If you are setting the chip up to use a crystal clock it will stop responding to serial programming after those fuses are set UNLESS you provide a crystal, resonator, or an external clock. This should not be a problem if you are bootloading a board to use the internal 8 MHz clock.

If you are using the ArduinoISP sketch you will probably need to disable auto-reset on the Arduino running the sketch. Do that by connecting a 1 to 10 microfarad (uF) capacitor between the Reset pin (+) and a GND pin (-). The Arduino UNO bootloader speaks the same protocol as the ArduinoISP sketch (STK500V1) so if the Arduino gets reset the "Burn Bootloader" process will happily talk to the bootloader on your UNO and NOT to the ArduinoISP sketch. You will get mysterious error messages.

If ANY of the wires is not wired correctly you will be able to send commands to the ISP but the results you get back will likely be all 1's or all 0's or random garbage.

If you expect to burn more than a few bootloaders you should probably order a USBasp programmer from eBay. They cost less than $4 but you will need a 10-pin ICSP to 6-pin ICSP adapter which may cost another $4.

Note that if you use an ISP to upload a sketch ("Upload Using Programmer") you will no longer be able to use the bootloader until you write a fresh bootloader ("Burn Bootloader").

On chips like the ATtiny that don't support a bootloader you still need to 'Burn Bootloader' once to set the configuration fuses.

Again thanks John, all that was pretty much understood in my mind, (but maybe not quite so organized :stuck_out_tongue: ). (I'd already done the "reset" disable, I just didn't understand what you were saying. Learning the jargon is part of the learning curve.) All, that is, but the comment "Note that if you use an ISP to upload a sketch ("Upload Using Programmer") you will no longer be able to use the bootloader until you write a fresh bootloader ("Burn Bootloader")." I will definitely keep that filed away somewhere in the grey matter. And thanks too for a couple very good tips!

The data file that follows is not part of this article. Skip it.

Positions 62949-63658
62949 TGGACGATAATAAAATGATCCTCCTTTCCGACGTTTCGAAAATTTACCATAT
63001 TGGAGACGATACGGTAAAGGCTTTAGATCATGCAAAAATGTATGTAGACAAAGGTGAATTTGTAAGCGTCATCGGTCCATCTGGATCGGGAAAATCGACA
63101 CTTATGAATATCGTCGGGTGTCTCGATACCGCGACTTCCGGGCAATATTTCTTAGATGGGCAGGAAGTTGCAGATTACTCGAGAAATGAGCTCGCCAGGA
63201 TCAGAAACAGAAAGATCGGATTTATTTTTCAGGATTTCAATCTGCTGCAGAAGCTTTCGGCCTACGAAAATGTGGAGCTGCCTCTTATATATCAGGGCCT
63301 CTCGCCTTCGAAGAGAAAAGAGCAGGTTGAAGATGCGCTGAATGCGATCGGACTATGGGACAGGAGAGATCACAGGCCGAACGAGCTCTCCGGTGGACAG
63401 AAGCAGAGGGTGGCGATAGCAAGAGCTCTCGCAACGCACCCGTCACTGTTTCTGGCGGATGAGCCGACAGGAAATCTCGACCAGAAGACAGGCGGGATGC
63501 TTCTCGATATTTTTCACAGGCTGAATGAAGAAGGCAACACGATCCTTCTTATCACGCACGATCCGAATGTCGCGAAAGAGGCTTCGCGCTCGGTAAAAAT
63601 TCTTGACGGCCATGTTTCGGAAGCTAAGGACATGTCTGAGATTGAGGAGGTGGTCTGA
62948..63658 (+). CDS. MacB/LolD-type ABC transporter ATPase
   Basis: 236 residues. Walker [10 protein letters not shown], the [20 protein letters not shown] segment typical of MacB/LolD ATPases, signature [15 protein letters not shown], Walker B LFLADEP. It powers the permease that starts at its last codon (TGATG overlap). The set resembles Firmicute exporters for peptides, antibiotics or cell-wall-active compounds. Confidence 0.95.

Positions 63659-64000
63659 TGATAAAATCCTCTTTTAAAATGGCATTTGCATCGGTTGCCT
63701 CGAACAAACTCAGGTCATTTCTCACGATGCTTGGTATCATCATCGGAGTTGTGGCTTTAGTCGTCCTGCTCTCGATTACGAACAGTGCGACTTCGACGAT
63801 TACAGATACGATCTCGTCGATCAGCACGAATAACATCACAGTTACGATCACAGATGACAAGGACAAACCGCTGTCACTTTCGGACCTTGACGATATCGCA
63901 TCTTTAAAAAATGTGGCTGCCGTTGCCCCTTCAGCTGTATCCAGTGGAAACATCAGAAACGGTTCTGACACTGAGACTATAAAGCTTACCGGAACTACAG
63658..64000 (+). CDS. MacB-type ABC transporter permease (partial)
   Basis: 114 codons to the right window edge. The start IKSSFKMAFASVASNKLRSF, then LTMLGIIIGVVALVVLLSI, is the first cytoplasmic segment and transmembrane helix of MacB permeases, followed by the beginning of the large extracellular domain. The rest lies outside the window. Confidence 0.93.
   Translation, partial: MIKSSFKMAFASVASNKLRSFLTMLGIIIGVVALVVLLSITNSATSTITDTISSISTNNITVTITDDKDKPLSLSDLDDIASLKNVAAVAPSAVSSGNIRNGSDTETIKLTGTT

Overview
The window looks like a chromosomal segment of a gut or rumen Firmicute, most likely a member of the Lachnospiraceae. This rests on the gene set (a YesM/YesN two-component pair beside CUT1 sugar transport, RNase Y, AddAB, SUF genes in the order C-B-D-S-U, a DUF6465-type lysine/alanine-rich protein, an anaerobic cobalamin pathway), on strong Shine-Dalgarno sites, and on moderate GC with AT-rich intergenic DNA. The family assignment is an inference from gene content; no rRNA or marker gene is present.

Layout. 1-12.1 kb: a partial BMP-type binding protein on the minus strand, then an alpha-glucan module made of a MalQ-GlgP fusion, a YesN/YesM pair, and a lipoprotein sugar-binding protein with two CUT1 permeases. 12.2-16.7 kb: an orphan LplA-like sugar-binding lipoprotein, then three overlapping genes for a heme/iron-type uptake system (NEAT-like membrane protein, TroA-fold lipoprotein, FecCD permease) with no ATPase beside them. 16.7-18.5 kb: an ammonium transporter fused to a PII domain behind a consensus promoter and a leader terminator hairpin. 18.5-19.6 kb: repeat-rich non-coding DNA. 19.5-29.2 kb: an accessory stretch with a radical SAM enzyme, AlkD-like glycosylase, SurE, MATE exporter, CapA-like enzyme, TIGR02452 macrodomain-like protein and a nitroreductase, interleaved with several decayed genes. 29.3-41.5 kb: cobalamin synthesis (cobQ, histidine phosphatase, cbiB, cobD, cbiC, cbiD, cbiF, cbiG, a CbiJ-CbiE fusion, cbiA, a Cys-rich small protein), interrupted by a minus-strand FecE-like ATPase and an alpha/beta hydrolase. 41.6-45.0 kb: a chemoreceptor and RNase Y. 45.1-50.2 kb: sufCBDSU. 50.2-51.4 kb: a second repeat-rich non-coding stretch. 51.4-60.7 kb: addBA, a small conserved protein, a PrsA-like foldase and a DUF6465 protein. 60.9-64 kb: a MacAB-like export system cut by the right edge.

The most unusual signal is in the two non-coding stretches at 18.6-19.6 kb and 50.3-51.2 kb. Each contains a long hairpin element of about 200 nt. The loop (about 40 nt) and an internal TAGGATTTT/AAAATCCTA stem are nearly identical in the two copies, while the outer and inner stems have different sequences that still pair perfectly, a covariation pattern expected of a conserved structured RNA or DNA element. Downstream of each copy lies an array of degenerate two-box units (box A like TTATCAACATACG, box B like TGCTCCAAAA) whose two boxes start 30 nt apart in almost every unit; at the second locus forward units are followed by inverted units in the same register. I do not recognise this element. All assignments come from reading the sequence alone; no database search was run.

To fill in the blanks, I'll try to be more specific to the actions that occurred.

I purchased the chips as "bootloader installed". At the time, I hadn't learned yet how ambiguous that statement can be. Meaning if they were loaded with fuses incorrectly set for the Uno, they might work on a breadboard, and still not work on the Uno R3 board.

In my first attempt to load the bootloader, I was using the breadboard method with a minimal setup. Here I learned about the issues with "fuses" setting clock speeds. When my xtals finally arrived, I tried the same method (breadboard) and although the Uno went through the motions, appearing to send the bootloader to the chip, when I put the chip in the Uno it would give "sync" errors when trying to upload a sketch. At that time I wasn't sure if the chip ran on it's own on the breadboard or not.

In an attempt to see what was going on with the chips, I found Nick Gammon's sketch to identify the chips (Thank you Nick), and couldn't figured out how to put it in a usable form in the IDE. At some point after reading from other places, I saw a reference to the IDE. I'm not sure what promped me but I downloaded IDE 1.0.1, and found that Nick's sketch compiled and ran fine within that. (I had been using 1.0.6). This prompted me to try loading using the UNO as an ISP but through IDE 1.0.1.


I don't know why, but all 5 chips loaded smooth as silk; and ran on the Uno board. When I ran Nick's sketch again (on IDE 1.0.1) I could see the changed configuration on the chips. I then looked at one prior to reloading the bootloader, and could see the configuration had changed in the fuses. I also noted that the bootloader area was loaded with 0xff's but there was some code loaded lower in the memory map. This begs the question: Is there an issue with IDE 1.0.6, or my download of it? Has anyone else that has bootloading issues tried 1.0.1? Apparently there are enough differences between them that Nick's sketches wouldn't compile in 1.0.6 (or in my fog of confusion I got lucky in 1.0.1). I am putting all this here in the event that it might aid someone else having issues with loading bootloaders. Thanks for the help, hopefully I will learn and grow enough to help others.